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Salmonella uses the enzyme S. Tm hyb hydrogenase, to facilitates
consumption of hydrogen (H2) to power its growth.
Introducing hydrogen, H2, consuming bacteria into
the intestine interfered with hyb expansion.
Therefore, H2 is an Achilles’ heel to Salmonella infection
and might offer an opportunity to prevent infection.
The intestine is bustling with billions of intestinal bacteria that aid digestion and keep it healthy. A vast array of microorganisms (microbiota) colonise the intestine so densely that pathogens do not usually stand a chance of multiplying.
Some pathogens, such as the diarrhoea-causing bacterium Salmonella Typhimurium, still manage to invade the densely populated intestinal ecosystem. Researchers at ETH Zurich are a step closer to finding out how they do this and along the way, discovered where the pathogen obtains the energy from for its attack on the intestinal biota.
Wolf-Dietrich Hardt, Professor of Microbiology at ETH Zürich, together with his PhD student Lisa Maier, examined which factors play a role in the early stages of a Salmonella attack.
During the invasion of the intestinal ecosystem, Salmonella Typhimurium uses an enzyme that helps it to assert itself against microbiota: the hydrogenase enzyme, which converts hydrogen into energy.
"Although we already knew that Salmonella Typhimurium can use hydrogen in addition to many other sources of energy, it was not clear which source of energy it used during this early stage of intestinal colonisation," explains Maier.
Theft-based hydrogen economy
Hydrogen is created in the intestine as a chemical intermediate of the microbiota's normal metabolism.
"Salmonella therefore operates a theft-based hydrogen economy by stealing energy from the microbiota to assert itself," says Hardt. Because the microbiota metabolism of most animals works in a similar way, the pathogen can find the necessary energy source for its initial attack in any new animal host.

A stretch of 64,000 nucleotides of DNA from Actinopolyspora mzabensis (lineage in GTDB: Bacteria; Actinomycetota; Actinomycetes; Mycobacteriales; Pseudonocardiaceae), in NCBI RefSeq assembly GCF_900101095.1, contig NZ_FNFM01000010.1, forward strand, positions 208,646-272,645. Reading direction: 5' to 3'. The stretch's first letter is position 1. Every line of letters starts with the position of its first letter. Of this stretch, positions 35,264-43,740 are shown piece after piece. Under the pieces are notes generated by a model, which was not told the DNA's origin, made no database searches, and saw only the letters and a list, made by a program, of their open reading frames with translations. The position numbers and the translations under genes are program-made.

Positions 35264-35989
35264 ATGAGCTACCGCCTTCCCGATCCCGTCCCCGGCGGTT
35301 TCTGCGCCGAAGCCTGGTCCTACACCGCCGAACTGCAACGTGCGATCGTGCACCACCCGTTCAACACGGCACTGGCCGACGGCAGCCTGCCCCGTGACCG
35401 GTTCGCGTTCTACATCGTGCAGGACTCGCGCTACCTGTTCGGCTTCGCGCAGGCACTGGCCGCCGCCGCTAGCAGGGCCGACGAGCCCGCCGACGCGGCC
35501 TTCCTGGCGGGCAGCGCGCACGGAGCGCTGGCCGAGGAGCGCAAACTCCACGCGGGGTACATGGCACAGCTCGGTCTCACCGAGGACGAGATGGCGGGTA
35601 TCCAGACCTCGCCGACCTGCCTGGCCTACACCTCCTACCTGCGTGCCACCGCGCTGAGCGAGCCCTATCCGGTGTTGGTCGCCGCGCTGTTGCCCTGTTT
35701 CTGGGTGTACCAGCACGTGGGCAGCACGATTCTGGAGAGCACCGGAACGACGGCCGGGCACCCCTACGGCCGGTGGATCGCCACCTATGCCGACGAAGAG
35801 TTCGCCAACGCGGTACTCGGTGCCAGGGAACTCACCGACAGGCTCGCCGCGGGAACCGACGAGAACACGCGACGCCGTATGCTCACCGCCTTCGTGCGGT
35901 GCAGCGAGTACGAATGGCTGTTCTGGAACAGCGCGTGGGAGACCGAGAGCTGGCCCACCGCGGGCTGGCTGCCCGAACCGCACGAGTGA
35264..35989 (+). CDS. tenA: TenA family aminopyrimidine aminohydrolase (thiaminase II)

Once Salmonella Typhimurium has managed to multiply inside the intestine, the bacterium invades the intestinal tissue and causes infection and diarrhoea. In some cases, Salmonella Typhimurium even finds its way into the bloodstream and internal organs.
However, animal experiments have shown that the energy boost from hydrogen does not play an essential role during this process. "Outside the intestinal lumen, Salmonella Typhimurium does not have to create space for itself in a dense community of microorganisms," explains Maier.
The Achilles' heel of intestinal flora
The hydrogenase enzyme is also found in other bacteria, such as Escherichia coli and Helicobacter pylori, which cause stomach ulcers. The researchers therefore suspect that other pathogens also use the hydrogen produced by intestinal flora as a source of energy. This would make the microbiota's own metabolism an Achilles' heel in the defence against a range of germs.
"The purpose of intestinal flora is to protect against infection. However, we are now seeing for the first time that it can also facilitate infections by serving as an unintentional energy provider."
Wolf-Dietrich Hardt, Professor of Microbiology, ETH Zürich
The interaction between microbiota and pathogens is thus more complex than initially thought.
The work is published
in Cell Host & Microbe, December 11, 2013. DOI: 10.1016/j.chom.2013.11.002, titled: Microbiota-Derived Hydrogen Fuels Salmonella Typhimurium Invasion of the Gut Ecosystem.
Initially, S. Typhimurium (S. Tm) grows in the unperturbed gut (ecosystem invasion)
S. Tm hyb hydrogenase is required for ecosystem invasion
Hyb allows S. Tm to use microbiota-derived hydrogen as an energy source
Subversion of a microbiota metabolite fuels gut ecosystem invasion by S. Tm
The intestinal microbiota features intricate metabolic interactions involving the breakdown and reuse of host- and diet-derived nutrients. The competition for these resources can limit pathogen growth. Nevertheless, some enteropathogenic bacteria can invade this niche through mechanisms that remain largely unclear. Using a mouse model for Salmonella diarrhea and a transposon mutant screen, we discovered that initial growth of Salmonella Typhimurium (S. Tm) in the unperturbed gut is powered by S. Tm hyb hydrogenase, which facilitates consumption of hydrogen (H2), a central intermediate of microbiota metabolism. In competitive infection experiments, a hyb mutant exhibited reduced growth early in infection compared to wild-type S. Tm, but these differences were lost upon antibiotic-mediated disruption of the host microbiota. Additionally, introducing H2-consuming bacteria into the microbiota interfered with hyb-dependent S. Tm growth. Thus, H2 is an Achilles’ heel of microbiota metabolism that can be subverted by pathogens and might offer opportunities to prevent infection.
Maier L, Vyas R, Cordova CD, Lindsay H, Schmidt TSB, Brugiroux S, Periaswamy B, Bauer R, Sturm A, Schreiber F, von Mering C, Robinson MD, Stecher B, Hardt WD: Microbiota-Derived Hydrogen Fuels Salmonella Typhimurium Invasion of the Gut Ecosystem.